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Student Builds Solar-Powered Motorcycle

Credits: ©2010 Curt Slyder

Many motorcycles can be heard approaching from several blocks away. But there's a Purdue University student who could ride his motorcycle up behind you and tap you on the shoulder before you know he's there.

Starting with a 1978 Suzuki, Tony Coiro has fashioned a motorcycle that runs on solar power. His creation will be on display Wednesday in front of Stewart Center as part of the Alternatively Powered and Fueled Vehicle Show during the university's third annual Green Week. The gas tank has been replaced by four batteries, wires and two solar cell "wings" that can be raised to catch the sun when the vehicle is parked.


Motorcycle Solar Powered2

Tony Coiro rides his solar-powered motorcycle Wednesday near Ross-Ade Stadium. He's a junior at Purdue University, majoring in physics. ©2010 John Terhune / Journal & Courier

The street-legal bike boasts a range of 24 miles per charge and a top speed of 45 mph. It can also be charged by being plugged in to an AC current.

"It's kind of like riding a magic carpet," Coiro said of the silent ride. "I get a lot of stares when I'm riding it around."

Majoring in physics, the junior from South Bend has had a long love affair with transportation and energy.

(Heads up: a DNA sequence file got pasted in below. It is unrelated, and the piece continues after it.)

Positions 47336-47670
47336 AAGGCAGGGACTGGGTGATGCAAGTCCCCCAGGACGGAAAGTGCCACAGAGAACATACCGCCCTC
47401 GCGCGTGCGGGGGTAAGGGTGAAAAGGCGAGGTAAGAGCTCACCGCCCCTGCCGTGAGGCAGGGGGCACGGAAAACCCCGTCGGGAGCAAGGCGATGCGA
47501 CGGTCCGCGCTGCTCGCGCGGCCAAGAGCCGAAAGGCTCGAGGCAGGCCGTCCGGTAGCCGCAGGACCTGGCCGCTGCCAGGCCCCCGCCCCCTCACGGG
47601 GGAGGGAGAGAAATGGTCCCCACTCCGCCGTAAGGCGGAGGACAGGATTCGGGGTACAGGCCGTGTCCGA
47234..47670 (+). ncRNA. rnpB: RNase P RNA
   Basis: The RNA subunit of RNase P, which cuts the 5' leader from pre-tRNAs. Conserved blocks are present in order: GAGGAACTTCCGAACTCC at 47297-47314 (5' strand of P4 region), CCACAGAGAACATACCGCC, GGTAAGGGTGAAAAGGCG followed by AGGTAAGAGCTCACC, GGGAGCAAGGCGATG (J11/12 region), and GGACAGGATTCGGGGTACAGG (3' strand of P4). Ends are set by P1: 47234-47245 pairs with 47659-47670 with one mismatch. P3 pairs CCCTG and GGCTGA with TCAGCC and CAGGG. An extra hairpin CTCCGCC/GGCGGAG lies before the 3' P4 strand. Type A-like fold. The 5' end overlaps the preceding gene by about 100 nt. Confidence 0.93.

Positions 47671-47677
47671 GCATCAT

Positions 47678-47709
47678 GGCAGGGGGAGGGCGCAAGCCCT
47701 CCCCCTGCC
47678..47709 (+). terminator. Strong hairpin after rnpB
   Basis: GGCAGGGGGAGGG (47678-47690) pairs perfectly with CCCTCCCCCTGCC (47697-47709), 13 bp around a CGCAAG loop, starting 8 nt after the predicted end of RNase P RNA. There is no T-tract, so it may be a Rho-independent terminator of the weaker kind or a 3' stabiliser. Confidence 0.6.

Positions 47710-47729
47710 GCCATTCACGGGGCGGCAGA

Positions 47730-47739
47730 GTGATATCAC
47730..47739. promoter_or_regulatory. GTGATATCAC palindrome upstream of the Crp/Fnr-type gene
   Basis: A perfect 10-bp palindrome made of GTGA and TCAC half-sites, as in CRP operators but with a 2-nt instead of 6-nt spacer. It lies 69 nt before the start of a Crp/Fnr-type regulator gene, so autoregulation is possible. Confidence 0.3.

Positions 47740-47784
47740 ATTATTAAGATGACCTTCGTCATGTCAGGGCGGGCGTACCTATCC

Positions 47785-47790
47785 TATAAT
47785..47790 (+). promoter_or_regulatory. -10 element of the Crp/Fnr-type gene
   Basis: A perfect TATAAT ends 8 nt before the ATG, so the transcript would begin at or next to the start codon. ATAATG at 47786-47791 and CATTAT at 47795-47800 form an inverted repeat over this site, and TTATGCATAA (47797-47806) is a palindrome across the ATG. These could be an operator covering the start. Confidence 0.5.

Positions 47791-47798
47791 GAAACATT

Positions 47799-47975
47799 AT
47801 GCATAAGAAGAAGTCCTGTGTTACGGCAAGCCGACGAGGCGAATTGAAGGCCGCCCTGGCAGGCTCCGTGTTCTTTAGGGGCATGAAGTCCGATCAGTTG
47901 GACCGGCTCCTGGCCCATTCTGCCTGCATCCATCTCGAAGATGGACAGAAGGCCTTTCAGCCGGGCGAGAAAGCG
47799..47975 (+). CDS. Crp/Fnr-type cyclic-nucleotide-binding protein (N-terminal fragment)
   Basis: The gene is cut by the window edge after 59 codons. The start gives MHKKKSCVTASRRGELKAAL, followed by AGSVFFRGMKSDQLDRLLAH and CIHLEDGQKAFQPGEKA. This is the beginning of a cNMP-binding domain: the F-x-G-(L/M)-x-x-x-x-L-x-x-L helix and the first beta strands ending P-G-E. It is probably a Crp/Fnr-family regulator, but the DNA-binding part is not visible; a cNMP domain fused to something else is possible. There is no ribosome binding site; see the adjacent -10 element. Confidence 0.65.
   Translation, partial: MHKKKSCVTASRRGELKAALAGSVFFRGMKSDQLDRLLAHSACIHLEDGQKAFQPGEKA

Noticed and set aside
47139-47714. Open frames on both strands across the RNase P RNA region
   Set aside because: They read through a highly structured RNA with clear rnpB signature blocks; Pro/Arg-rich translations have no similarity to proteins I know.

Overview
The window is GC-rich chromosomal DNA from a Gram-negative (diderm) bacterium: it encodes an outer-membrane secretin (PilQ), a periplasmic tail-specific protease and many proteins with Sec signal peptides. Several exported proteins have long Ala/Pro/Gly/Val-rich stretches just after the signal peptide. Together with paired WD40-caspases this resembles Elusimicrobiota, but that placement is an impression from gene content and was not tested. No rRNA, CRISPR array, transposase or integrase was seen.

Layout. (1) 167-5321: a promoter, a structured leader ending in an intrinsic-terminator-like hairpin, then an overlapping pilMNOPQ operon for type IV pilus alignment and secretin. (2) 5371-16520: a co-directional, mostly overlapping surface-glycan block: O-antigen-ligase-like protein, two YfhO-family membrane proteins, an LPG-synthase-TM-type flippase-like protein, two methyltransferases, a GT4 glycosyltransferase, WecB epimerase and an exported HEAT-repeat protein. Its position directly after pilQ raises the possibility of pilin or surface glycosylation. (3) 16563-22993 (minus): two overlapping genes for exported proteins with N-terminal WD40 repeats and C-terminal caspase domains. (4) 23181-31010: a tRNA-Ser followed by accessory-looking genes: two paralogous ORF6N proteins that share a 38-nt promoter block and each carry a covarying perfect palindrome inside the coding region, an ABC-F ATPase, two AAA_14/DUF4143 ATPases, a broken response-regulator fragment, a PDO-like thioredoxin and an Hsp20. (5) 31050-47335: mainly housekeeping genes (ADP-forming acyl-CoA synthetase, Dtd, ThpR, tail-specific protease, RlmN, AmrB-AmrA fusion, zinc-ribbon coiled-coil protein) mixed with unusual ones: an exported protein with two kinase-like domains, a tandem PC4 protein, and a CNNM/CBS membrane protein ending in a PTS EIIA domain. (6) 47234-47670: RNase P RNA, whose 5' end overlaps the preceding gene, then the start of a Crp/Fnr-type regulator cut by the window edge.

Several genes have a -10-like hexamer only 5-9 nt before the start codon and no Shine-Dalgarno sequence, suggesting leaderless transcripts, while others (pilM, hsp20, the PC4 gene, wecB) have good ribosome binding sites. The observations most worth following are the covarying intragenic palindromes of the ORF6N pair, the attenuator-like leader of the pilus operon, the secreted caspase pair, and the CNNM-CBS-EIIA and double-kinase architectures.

The idea to create his own solar-powered vehicle was many years in the making.

One of the biggest reasons he chose a motorcycle "is because it's a lot cheaper for a student budget," he said.

He purchased the Suzuki for $50 from Craigslist and embarked on an approximately eight-month process to transform it. All the equipment cost him about $2,500.

He was finished around the time of the inaugural Purdue Electric Vehicle Grand Prix, which he helped organize, last April. A second event is scheduled for spring 2011.

After getting the vehicle licensed -- which was easy -- and insured -- which was hard -- he started driving the bike last June.

"Insurance companies were a bit wary," he said.

The Wednesday alternative fuel/power vehicle show is one of several highlights of the third annual Green Week.

The annual campus event was Monday through Oct. 8, 2010 and promoted numerous environmental initiatives.

Every day had a different theme, according to Robin Ridgway, Purdue's director of sustainability and environmental stewardship. 2010's event was held in conjunction with the annual meeting of Engineers for a Sustainable World, Ridgway said. The many events included panel discussions, tours of local green initiatives, displays, green competitions between residence halls and dining facilities and other events. 


  Motorcycle Solar Powered Created by Purdue Student 11 OCT 2010 (128 kb)